September 6th, 2008 is a day that will live on in economic infamy. For today marks a not-so-happy anniversary of one of the most frustrating and costly moments in recent financial history: namely, the 10 year anniversary of the federal takeover of the failed housing government sponsored enterprises, Fannie Mae and Freddie Mac (the GSEs).

The GSEs’ anti-competitive government charters and ever-increasing “affordable housing” mandates created a toxic mess of systemic risk. Their collapse directly led to the second worst financial crisis in our history, causing more than $190 billion of taxpayer bailouts and forcing them into a government-run conservatorship.

Embarrassingly, ten years later, the GSEs remain in conservatorship, very much alive and very much unreformed as they quietly return to their pre-crisis market dominance. That’s bad news for competition, innovation, and, most of all, taxpayers, since the Congressional Budget Office has said their $5.1 trillion of mortgage obligations are “effectively guaranteed by the federal government.”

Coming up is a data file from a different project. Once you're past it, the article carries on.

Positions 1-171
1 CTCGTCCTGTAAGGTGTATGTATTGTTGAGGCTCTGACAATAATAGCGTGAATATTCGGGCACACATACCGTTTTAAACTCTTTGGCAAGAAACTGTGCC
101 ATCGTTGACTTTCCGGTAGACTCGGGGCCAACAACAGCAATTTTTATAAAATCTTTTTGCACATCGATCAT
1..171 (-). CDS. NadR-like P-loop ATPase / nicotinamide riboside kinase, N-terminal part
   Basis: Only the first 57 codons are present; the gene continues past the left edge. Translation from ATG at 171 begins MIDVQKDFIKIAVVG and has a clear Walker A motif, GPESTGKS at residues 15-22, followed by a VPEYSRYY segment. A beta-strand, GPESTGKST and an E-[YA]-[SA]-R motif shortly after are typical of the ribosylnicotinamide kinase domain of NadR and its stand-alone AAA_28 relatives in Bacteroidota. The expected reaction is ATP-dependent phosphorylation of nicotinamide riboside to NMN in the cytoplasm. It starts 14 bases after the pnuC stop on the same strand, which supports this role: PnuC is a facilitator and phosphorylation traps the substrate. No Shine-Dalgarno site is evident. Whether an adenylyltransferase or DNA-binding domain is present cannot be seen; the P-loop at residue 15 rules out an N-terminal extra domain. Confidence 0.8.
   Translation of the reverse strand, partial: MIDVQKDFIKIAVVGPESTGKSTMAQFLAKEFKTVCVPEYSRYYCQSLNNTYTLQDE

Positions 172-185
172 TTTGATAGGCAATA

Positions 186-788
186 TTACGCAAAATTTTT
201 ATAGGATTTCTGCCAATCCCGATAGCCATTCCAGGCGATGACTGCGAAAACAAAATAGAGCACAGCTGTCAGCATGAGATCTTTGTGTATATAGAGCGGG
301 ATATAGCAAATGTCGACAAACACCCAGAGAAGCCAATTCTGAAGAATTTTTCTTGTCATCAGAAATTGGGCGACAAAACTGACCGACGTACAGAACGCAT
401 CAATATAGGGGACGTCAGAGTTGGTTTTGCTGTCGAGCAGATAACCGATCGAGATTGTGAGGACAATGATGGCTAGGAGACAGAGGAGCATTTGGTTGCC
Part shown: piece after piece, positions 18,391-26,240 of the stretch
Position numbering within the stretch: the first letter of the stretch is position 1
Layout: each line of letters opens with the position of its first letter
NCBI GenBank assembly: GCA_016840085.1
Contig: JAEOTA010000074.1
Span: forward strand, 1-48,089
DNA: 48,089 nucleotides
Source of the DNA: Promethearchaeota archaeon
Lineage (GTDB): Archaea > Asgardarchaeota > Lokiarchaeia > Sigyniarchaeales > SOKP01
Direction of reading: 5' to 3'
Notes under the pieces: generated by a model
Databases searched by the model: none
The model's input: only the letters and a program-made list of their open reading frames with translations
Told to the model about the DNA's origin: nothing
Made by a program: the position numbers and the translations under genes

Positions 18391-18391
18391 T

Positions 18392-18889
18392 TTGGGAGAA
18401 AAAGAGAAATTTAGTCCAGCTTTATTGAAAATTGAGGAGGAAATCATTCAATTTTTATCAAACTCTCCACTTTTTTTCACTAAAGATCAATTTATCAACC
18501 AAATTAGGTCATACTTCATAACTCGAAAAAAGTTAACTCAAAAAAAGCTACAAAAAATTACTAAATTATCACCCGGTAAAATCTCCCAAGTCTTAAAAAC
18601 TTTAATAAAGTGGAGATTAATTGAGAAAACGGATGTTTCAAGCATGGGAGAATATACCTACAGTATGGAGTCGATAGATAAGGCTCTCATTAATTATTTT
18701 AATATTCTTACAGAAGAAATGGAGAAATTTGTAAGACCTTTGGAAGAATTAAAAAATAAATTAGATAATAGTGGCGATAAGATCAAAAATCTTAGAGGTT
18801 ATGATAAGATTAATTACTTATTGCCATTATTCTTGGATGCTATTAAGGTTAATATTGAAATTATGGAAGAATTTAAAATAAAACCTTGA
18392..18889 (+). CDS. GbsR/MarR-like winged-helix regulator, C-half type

Meanwhile, as several of our witnesses will testify, systemic risk is building yet again. The cost and risk of continuing to do nothing is rising and rising at an alarming rate. Reform, while critical, has proven elusive. For almost 20 years, I along with a handful of reformers like Congressman Ed Royce have labored in vein to replace the GSEs’ government-sanctioned monopoly with a new system based on competitive private capital, innovation, consumer choice, and market discipline.

We passed the PATH Act in the 113th Congress to do just that. I am reintroducing the PATH Act this week, and for no other reason it is the right thing to do and it will let me sleep better at night. Regrettably, its chances for passage remain slim. So as an alternative, I’ve decided to partner with Mr. Delaney on the other side of the aisle to propose a bipartisan compromise housing reform plan that preserves the government guarantee in the secondary mortgage market.

In the time I have remaining in Congress, this is the plan I will pursue.

Our discussion draft, which we will unveil later today, will repeal the GSEs’ charters, permanently ending their monopoly, and transition to a system that allows qualified mortgages backed by an approved private credit enhancer with regulated, diversified capital resources to access the explicit, full government securitization guarantee provided by Ginnie Mae. I believe the plan will preserve much of what is demanded in the current system: liquidity, the TBA market, and the 30-year pre-payable fixed mortgage. And it will do so while dispersing risk and leveling the playing field for all entrants into mortgage finance. Additional details on our proposal will be released later today.